Immediately after the Derby, Cremorne was sent to France for the Grand Prix de Paris at Longchamp. The 3000m race on 9 June carried a prize of £6,000, making it the most valuable in France and the subject of intense nationalistic rivalry. Cremorne took the lead at the start of the straight and won easily from The Oaks winner Reine, with the Prix du Jockey Club winner Revigny only fifth. Cremorne's win provoked a hostile reaction among the spectators and he was hurried out of the country at the earliest available opportunity. Henry Savile marked the win by donating 5000 francs to "the poor of Paris". On his return to England Cremorne was sent straight to Ascot for the Royal meeting. He was entered in two races on the opening day of the meeting and won both, taking a Biennial Stakes and walking over in the Triennial Stakes. In August, Cremorne was sent to York where he won the Great Yorkshire Stakes and a walked over in the North of England Biennial Stakes.
Cremorne had never been entered in the St Leger and in autumn he was sent to Newmarket. He won the Newmarket Derby but was beaten in the Newmarket St Leger when attempting to give fourteen pounds to Laburnum.
Cremorne's earnings of £7,650 (not including the Grand Prix) were the highest for any British-trained horse that season and helped his sire Parmesan to third place in the list of leading sires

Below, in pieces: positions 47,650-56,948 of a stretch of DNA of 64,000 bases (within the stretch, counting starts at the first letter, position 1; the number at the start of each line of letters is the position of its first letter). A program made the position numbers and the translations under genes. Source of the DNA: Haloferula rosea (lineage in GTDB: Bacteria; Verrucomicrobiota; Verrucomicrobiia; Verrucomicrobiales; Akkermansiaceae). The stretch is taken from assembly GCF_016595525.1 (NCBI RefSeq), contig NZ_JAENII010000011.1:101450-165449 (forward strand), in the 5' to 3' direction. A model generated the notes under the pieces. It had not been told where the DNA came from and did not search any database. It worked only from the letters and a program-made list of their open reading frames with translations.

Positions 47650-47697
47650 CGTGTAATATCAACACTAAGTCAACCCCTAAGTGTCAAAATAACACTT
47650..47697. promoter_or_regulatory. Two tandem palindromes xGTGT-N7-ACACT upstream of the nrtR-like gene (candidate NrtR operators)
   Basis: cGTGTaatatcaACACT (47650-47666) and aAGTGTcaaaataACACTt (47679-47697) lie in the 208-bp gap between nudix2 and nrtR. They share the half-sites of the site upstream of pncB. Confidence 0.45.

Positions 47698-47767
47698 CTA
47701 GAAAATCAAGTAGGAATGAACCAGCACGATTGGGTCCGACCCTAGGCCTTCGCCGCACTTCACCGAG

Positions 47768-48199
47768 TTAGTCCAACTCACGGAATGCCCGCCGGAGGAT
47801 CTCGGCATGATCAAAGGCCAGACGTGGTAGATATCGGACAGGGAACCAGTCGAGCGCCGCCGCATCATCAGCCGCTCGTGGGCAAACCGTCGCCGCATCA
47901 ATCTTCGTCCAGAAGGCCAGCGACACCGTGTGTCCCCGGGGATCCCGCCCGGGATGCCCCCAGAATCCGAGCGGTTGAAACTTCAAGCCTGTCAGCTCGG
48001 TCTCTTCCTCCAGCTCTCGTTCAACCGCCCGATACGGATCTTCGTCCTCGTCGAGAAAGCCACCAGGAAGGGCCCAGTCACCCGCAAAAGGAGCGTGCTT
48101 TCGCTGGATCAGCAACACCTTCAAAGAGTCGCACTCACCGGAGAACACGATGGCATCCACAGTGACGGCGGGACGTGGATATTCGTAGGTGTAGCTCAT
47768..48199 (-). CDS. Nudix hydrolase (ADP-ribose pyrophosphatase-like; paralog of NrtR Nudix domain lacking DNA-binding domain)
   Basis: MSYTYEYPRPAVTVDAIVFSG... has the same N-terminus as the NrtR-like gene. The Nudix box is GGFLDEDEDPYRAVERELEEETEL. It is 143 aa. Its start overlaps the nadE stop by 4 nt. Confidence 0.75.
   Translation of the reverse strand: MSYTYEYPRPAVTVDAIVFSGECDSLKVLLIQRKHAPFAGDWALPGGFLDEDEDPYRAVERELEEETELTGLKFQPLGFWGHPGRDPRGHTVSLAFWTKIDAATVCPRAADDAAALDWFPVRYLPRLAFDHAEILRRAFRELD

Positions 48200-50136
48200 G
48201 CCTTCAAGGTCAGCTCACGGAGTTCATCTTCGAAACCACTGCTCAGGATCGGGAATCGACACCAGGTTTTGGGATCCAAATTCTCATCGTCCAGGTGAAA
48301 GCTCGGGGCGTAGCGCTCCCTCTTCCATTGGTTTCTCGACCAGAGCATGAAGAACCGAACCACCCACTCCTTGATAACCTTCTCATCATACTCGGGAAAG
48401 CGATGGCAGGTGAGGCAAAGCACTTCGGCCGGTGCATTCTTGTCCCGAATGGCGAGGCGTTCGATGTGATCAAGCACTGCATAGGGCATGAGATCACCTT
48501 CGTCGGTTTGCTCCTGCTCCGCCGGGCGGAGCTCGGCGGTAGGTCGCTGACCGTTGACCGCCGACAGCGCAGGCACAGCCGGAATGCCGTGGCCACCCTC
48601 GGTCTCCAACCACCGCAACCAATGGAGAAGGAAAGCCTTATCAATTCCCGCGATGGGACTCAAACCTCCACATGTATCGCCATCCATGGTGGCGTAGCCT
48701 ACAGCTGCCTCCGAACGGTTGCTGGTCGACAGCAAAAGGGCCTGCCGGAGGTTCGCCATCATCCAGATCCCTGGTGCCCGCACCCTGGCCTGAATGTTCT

1873: four-year-old season
On his four-year-old debut Cremorne finished second in the City and Suburban Handicap at Epsom in April, when he carried top weight of 128 pounds. In June Cremorne returned to Royal Ascot where he walked over in the Triennial Stakes before running in the two and a half mile Ascot Gold Cup. Opposed by a strong field, Cremorne took the lead half a mile from the finish and drew away to win easily by eight lengths from Flageolet, with Revigny and the Fillies' Triple Crown winner Hannah among those further back. Later in the meeting he won the Alexandra Plate over three miles by fifteen lengths.
Soon after his runs at Ascot, Cremorne "sprang a curb" (became lame owing to a swollen hock). He was nevertheless entered in the Goodwood Cup in July, where he cantered round well behind the other two runners and walked over the line to finish tailed off in third place. He "ran" in the race purely to win a bet with a bookmaker who had offered long odds against him completing the course.
In May 1886 The Sporting Times carried out a poll of one hundred racing experts to create a ranking of the best British racehorses of the 19th century. Cremorne was ranked eleventh, having been placed in the top ten by thirty of the contributors. He was the highest-placed Derby winner of the 1870s and the second highest British horse of his decade behind Isonomy.
Cremorne was retired to his owner's stud. When Henry Savile died, the horse was put up for sale and bought for £5,400 guineas by A. S. Lumley, a member of Savile's family. Cremorne's best progeny were the Grand Prix de Paris winner Thurio and the filly Kermesse, who was the leading British two-year-old of 1880. Without regular exercise and allowed to indulge his appetite for food, Cremorne became grossly overweight and died of "rupture of the heart" in January 1883. He was buried at Rufford Abbey, where his gravestone can still be seen.
|Clinker mare(Family: 2-n)|